Krispy Kreme opened its first UK outlet. Based in London’s Harrods department store, it was the first of 35 UK stores to open at the time, but the company now has more than 1,000 locations and employs 5,000 staff. There are also self-service kiosks in around 500 Tesco supermarkets and motorway service stations.

The UK business sells about 50 million doughnuts a year, but last autumn Krispy Kreme chose to withdraw its planned £200m London flotation after announcing the 100% sale of its shares to US parent brand owner Krispy Kreme Group. Mike Dowell, CEO of Krispy Kreme UK, said at the time: “Krispy Kreme Group has

been very supportive of our progress and growth over recent years and we look forward to working more closely with them as we continue to grow the brand in the UK and Ireland.”

And grow it has, to a seemingly receptive market if the fervour Krispy Kreme openings continue to be greeted with is anything to go by. Just last month it opened stores in Ipswich and East Kilbride, with fans queuing for three hours to be the first in line.

Meanwhile, at London’s Borough Market, baker Justin Gellatly’s decadent American-style doughnuts – filled with bay leaf custard and salted honeycomb, or hazelnut and almond praline – sell out every weekend.

And last year doughnuts even hit the press as an alternative wedding option. Doughnut walls – a wall covered in doughnuts free for the taking – have been a thing for a while now, but in 2016 it was reported they were a full-on nuptial trend.

Last year it was also predicted we would be enjoying doughnuts as a savoury option – spicy ox cheek flavoured doughnuts went on sale at London restaurant Duck & Waffle; Nuno Mendes’ crab doughnuts could be found at celebrity hangout The Chiltern Firehouse; and Tesco unleashed its Weirdoughs in-house range including bacon and turkey & stuffing doughnuts.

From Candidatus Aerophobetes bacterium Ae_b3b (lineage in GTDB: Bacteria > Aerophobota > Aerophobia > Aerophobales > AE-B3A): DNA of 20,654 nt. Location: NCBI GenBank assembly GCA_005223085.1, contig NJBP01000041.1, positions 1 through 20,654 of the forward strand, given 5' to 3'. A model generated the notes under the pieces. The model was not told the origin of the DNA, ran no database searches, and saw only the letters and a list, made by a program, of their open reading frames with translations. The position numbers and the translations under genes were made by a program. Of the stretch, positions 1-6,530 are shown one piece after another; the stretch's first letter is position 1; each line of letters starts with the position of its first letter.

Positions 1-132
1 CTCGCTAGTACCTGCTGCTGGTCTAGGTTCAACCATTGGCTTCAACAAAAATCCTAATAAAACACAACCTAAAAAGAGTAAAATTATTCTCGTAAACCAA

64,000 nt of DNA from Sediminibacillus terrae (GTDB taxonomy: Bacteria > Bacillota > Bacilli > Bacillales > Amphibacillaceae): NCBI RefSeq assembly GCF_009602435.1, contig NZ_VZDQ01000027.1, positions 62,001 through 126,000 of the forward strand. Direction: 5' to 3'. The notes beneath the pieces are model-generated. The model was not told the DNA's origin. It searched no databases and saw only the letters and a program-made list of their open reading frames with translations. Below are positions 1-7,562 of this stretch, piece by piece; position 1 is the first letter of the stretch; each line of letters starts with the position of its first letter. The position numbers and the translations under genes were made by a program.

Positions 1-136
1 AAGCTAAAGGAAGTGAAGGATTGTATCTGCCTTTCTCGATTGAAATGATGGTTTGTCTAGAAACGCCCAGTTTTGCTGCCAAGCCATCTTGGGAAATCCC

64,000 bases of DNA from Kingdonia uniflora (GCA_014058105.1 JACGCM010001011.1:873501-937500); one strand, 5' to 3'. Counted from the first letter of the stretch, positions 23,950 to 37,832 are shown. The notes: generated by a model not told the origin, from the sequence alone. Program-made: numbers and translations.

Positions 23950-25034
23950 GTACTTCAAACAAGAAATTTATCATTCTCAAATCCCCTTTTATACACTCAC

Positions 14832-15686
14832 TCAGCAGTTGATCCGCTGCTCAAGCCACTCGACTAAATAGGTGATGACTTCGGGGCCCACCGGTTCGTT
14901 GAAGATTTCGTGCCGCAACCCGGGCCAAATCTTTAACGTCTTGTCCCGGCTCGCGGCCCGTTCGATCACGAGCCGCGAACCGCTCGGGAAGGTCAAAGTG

At The Donut Kitchen in York they slow-cook doughnuts to order to form a light, fluffy texture. As well as offering traditional sugared doughnuts served with Belgian chocolate dipping sauces, the company sells the harder-to-find loukoumades, essentially the Greek answer to doughnuts. These little balls are served with a honey glaze and come with a nut and cinnamon topping.

Fried doughballs are popping up in outlets nationwide too – they originate from South America and are filled with chocolate or dulce de leche.

“Expect to see sweet potato ring doughnuts from Malaysia, Belgian dumplings, savoury Indian doughnuts, German jelly doughnuts and French Nuns Puffs making their way into the UK baking industry too,” says Larsson.

As for flavours in the year ahead, he points to sweet and savoury combinations, as well as savoury doughnuts used as burger buns or with eggs and bacon for breakfast.

 “Pistachio, coconut and tropical plants such as pandan are also key flavour trends to be aware of,” he adds.